Buddhist extremists in Sri Lanka have drafted an amendment to the country’s constitution, changing the status of Buddhism from the ‘foremost’ religion to the State religion. While the amendment contains an article providing freedom for the practice of other religions, this is qualified by the requirement that they are practiced “in peace and harmony with Buddha Sasana [Buddhist teachings]”.
Christian Solidarity Worldwide (CSW), which recently visited Sri Lanka, released a report on Thursday after obtaining a draft copy of the so-called 18th Amendment, which has not yet been tabled. According to the agency, one clause in the constitutional amendment would also prohibit Buddhists from converting to another religion. Article 9.5 of the proposed amendment states explicitly: “To convert Buddhists into other forms of worship or to spread other forms of worship among the Buddhists is prohibited.”
During the ten-day visit, CSW met representatives of all major Christian groups, including the Catholic Bishops Conference, the National Christian Council (NCC) and the National Christian Evangelical Alliance of Sri Lanka (NCEASL), constitutional lawyers, media and a senior Government official. CSW also met Buddhist and Hindu groups, including the President of the Hindu Council, the Director of the Dharma Vijaya Foundation, and the founder of the Sihala Urumaya party, which became the Jathika Hela Urumaya (JHU), a party of Buddhist monks with nine seats in Parliament. As well as working on the constitutional amendment, the JHU is proposing the introduction of an anti-conversion law.
As part of its fact-finding, the team also visited a church in Kesbewa, a suburb of Colombo, which had been completely burned down in September 2003. Evidence of anti-Christian propaganda was also presented to CSW. Inflammatory posters are displayed on street corners with slogans such as “Buddhists, Sinhalese, stand up and protect Buddhism for future generations”, and leaflets distributed with headlines such as “Buddhists wake up! Protect Buddhism from the Christian invaders!” Newspaper articles with distorted reports and provocative headlines are also regularly published, and one reporter told CSW that the media was generally not very balanced in its coverage of the issues. Some newspapers, she added, have promoted the Buddhist viewpoint and justified attacks on Christians.
Godfrey Yogarajah, General Secretary of the NCEASL, told CSW that the church in Sri Lanka had “made mistakes” in the past and sometimes behaved in ways that were “insensitive to the culture”. However, much of the evidence of allegations of “unethical” conversions is purely anecdotal, and often exaggerated. In its report, CSW reflected the concerns that Buddhists and Hindus have, urged Christians to adopt methods of mission that are more sensitive and respectful to the local culture and encourages Christian efforts to find non-legislative measures to address these concerns.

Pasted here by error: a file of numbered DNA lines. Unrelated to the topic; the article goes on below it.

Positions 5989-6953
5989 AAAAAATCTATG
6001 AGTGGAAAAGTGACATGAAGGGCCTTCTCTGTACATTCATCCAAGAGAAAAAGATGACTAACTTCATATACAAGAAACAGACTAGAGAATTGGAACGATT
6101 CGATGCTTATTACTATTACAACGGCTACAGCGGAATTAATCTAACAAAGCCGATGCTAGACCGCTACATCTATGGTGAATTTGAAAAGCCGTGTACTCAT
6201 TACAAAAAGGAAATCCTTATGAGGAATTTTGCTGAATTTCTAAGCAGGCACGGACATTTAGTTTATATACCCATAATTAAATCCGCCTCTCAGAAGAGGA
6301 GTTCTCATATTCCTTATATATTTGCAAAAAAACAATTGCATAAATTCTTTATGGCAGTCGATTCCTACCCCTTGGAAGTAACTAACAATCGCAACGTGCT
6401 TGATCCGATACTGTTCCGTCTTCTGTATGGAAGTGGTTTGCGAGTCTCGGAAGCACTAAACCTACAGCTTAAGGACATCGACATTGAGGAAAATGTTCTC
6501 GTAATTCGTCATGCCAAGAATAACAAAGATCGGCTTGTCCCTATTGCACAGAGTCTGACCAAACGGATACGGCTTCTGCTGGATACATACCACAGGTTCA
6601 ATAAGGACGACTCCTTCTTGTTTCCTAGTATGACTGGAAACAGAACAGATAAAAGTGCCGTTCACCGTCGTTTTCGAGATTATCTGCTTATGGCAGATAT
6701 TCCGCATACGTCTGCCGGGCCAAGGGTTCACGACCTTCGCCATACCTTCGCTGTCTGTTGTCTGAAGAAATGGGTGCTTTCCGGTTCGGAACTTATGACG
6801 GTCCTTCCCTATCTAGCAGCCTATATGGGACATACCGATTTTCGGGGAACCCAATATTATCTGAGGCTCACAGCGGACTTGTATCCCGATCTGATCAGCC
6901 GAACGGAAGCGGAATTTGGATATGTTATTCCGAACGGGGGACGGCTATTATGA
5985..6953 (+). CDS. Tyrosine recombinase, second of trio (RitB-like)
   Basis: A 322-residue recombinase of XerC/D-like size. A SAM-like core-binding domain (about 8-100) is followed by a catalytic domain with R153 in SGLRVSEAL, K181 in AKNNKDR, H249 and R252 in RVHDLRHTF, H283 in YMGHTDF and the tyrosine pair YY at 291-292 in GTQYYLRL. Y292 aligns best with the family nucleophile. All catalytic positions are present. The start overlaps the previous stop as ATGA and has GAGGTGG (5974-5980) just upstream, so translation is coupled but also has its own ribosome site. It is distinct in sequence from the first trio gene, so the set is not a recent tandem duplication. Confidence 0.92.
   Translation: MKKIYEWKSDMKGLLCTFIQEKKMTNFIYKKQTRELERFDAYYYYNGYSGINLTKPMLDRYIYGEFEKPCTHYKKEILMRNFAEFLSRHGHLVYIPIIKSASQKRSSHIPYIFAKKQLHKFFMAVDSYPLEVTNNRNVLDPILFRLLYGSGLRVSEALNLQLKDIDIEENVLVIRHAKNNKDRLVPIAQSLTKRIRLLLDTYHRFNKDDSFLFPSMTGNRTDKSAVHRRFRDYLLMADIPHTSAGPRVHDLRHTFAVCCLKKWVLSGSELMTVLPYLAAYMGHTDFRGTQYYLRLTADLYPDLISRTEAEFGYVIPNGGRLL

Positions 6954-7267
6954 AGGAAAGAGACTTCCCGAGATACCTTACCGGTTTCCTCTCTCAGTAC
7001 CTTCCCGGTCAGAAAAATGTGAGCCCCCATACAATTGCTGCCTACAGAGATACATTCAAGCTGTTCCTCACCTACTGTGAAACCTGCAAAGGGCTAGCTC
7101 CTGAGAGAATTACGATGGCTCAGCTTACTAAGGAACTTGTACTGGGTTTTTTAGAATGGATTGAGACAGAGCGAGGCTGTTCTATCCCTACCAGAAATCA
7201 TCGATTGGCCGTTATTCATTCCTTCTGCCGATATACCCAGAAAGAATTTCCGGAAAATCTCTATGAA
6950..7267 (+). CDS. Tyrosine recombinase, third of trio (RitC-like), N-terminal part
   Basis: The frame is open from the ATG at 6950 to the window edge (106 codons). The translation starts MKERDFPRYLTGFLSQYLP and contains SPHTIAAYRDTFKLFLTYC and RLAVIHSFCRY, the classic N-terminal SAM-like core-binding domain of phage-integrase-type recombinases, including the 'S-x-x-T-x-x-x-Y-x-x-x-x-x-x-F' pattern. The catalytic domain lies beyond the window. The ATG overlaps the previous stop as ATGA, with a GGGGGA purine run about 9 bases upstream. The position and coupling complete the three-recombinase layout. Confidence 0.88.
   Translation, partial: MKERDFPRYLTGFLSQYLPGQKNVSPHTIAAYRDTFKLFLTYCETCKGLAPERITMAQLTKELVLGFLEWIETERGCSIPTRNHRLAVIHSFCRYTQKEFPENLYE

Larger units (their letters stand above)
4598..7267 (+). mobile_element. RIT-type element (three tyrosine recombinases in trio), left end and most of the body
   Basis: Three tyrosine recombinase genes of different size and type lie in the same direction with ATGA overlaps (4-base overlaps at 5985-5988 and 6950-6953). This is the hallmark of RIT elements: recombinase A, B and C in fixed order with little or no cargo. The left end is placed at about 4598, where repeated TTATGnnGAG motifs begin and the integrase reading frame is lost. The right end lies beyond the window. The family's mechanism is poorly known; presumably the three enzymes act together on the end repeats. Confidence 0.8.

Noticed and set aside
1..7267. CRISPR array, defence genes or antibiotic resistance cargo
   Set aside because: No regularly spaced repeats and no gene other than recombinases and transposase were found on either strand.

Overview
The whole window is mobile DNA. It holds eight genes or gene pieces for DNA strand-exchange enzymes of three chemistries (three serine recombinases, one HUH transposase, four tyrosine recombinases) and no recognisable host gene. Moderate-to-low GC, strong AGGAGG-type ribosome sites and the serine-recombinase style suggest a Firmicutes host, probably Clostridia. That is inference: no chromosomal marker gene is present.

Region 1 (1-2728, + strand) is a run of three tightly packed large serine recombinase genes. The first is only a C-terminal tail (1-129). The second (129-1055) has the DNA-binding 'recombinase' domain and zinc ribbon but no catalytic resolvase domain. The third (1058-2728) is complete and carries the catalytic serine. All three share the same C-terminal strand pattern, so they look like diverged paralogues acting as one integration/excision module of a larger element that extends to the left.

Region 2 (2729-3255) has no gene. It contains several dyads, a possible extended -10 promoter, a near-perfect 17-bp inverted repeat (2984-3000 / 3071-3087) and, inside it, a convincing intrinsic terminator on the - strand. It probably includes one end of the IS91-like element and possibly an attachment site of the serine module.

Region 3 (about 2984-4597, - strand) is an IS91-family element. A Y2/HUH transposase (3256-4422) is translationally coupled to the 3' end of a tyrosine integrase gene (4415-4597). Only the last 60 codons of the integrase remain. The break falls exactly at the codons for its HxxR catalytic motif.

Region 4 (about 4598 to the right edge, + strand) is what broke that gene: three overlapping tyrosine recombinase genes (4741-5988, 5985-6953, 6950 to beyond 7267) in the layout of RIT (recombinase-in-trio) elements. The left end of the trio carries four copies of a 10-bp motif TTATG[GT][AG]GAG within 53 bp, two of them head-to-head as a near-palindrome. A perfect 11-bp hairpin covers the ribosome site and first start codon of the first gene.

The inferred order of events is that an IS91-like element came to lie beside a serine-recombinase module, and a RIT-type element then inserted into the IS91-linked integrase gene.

However, CSW said it firmly opposes anti-conversion laws and the proposed constitutional amendment as they directly contravene Article 18 of the Universal Declaration of Human Rights. CSW also strongly condemns acts of violence against Christians.
CSW’s Chief Executive, Mervyn Thomas said: “CSW is sensitive to the concerns of Buddhists and Hindus in Sri Lanka, and we stand for the freedom of all people to practise the religion of their choice. We are pleased to have been able to hear first-hand the concerns of all the major faith groups and to be able to reflect those views in our report.”
“In the interests of religious liberty, however, we strongly oppose any move to restrict the freedom of Sri Lankans to change their religion, or to share their beliefs with others. We also condemn anti-Christian violence and hate propaganda, and urge Buddhists and Hindus to enter into dialogue with Christians to ensure religious freedom, respect and harmony for all.”
The NCEASL has recorded 146 acts of violence against Christian churches in the past two years. At least 66 incidents have been reported this year alone. Over 140 churches have been forced to close down due to attack, intimidation and harassment. The violence has mainly affected evangelical churches, but mainline Protestants and Roman Catholics have also been targeted.
On September 23, it was reported in the Daily Mirror, a Sri Lankan newspaper, that the JHU had accepted the Supreme Court’s ruling that two clauses of their proposed legislation were unconstitutional. The JHU announced it would redraft the bill and expects to table the new draft within six months.